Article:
Has anyone converted a screened porch into an additional bedroom?

5 Replies

I'm actively trying to find properties where I could turn them from a 2 bedroom to a 3 bedroom. I found a potential property and I think that's where the "extra" square footage is coming into play (the house has 2 bedrooms and 1,100 SF).

I'm assuming adding a bedroom here may be more complicated because of matching the siding on the house - probably not worth the cost but I'm not sure.

Anyone have experience with something like this?

Yo're right it probably isn't worth the cost especially if you want to do it right or with permits.  A screened in porch or covered patio probably is a worse place to start than if you were starting from scratch with a 2 bedroom with no patios

Courtney, working as a licensed GC I have done this many , many times but if you take it from me it is easier and more aesthetically pleasing and useful to simpley have plans drawn up , approved for building permits, and build a new third bedroom. However you are looking at about $20,000.00 in total cost so you will have to determine if it would prove worth it to you. I mean a covered porch is a feature in and of itself and is part of what would make  a house attractive to a buyer and in most cases is part of your curve appeal. 

I mean by adding one bedroom to a previously existing 2 bedroom and adding one bath I have successfuly turned a $150,000.00 home into a $300K plus home several times so in my case it did prove to be profitable  but timing is everything and so is location. I mean not only was I a licensed GC but I am also an architectural designer and have always drawn up my own plans. However, if you are talking California almost anywhere in California this should prove to be a profitable strategy but it also depends, not in the middle of the desert for example or in depressed areas, war zones would also be obviously out as well. I mean as long as you use your noggen and things make economic sense you should be ok with thie strategy. I have used it myself for years and years throughout California. California yes but maybe in places like Michigan No. The 3 bedroom 2 bath conversion works but that porch thing maybe not.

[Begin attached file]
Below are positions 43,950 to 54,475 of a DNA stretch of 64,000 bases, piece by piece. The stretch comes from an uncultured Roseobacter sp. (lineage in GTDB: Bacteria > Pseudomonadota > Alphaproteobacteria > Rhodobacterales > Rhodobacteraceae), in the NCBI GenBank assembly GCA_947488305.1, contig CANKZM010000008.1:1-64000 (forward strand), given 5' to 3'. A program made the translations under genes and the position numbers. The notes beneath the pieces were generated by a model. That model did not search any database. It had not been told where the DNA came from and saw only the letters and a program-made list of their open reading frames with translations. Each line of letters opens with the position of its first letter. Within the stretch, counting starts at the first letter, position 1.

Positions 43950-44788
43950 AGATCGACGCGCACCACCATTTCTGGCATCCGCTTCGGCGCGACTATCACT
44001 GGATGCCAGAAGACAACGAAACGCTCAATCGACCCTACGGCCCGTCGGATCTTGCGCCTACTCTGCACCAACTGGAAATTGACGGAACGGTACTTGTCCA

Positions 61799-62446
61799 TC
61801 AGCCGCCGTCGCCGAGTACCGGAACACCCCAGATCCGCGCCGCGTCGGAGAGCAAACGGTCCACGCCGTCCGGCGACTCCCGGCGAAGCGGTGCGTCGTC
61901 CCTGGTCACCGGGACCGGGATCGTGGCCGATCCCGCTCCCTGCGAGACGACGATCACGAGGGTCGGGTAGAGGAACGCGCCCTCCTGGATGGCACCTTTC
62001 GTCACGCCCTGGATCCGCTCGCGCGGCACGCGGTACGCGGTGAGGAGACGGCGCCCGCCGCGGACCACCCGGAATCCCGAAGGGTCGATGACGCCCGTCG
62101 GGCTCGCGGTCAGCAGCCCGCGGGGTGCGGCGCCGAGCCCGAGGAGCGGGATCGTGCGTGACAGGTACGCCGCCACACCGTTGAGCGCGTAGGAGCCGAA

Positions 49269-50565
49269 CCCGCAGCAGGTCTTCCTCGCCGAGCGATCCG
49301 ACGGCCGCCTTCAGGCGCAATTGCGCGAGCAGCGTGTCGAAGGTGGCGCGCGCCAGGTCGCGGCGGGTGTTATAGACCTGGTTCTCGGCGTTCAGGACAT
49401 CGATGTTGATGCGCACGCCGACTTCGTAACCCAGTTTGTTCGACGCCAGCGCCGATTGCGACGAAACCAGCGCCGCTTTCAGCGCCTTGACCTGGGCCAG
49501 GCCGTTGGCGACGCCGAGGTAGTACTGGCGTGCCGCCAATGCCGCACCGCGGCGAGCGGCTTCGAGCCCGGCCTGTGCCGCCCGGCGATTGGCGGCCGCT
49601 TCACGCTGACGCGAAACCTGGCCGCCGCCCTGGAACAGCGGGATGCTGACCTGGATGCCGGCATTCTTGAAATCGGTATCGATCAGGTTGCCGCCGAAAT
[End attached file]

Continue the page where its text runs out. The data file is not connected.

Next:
On the surface it may look like all you have to do is put up walls because there is probably already a roof but what you are thinking can require work not only to tear down the existing but rebuilding all the way from the foundation and including at least one wall typically from the living room, not a good idea. I think you are on a right path but you need to rethink things and get some experience under your belt. 

I mean if you happen to have an extra $20,000.00 to play around with it might be worth gaining the experience if it can provide you with a new strategy for forced appreciation or increasing the expected rental income. 

Follow through with your thinking of forced appreciation and increasing potential income just not the porch idea so much.

Thanks for your thoughts @Gilbert Dominguez . This certainly seems like more trouble than it's worth. Even though I live in SoCal, I'm investing in Michigan (Westland area). $20k in reno to add another room is a pretty bad ROI - I'd rather take on a full rehab with a higher ROI, likely.

@Courtney M. Yes, I agree with you about the cost to add a 3rd bedroom not being worth it to you if you are talking Michigan Real  estate. I myself am also a Michigan investor but there I am mostly buying Multi-Family properties. 

You might consider buying a 3 bedroom 2 bath that needs rehab work that sells for about $25k and another $30K in rehab work for an all in cost of $55K with a possible and likely rent of $1,200.00 per month After repairs. Though not a multifamily I have also purchased these type of properties in Michigan as buy and hold properties. Although I must admit that I have several years experience in being a licensed GC, and am also an architectural designer who always creates his own drawings and presents them for construction permit approval  at a cost to me of about $150.00 whereas it might cost you a few thousand dollars on top of contractor costs. For small projects I also do my own work personally with no contractors other than the very minimum the law requires. I might hire a sub do so some minor concrete work and a roofing contractor as well but all of the rest of the work I do myself.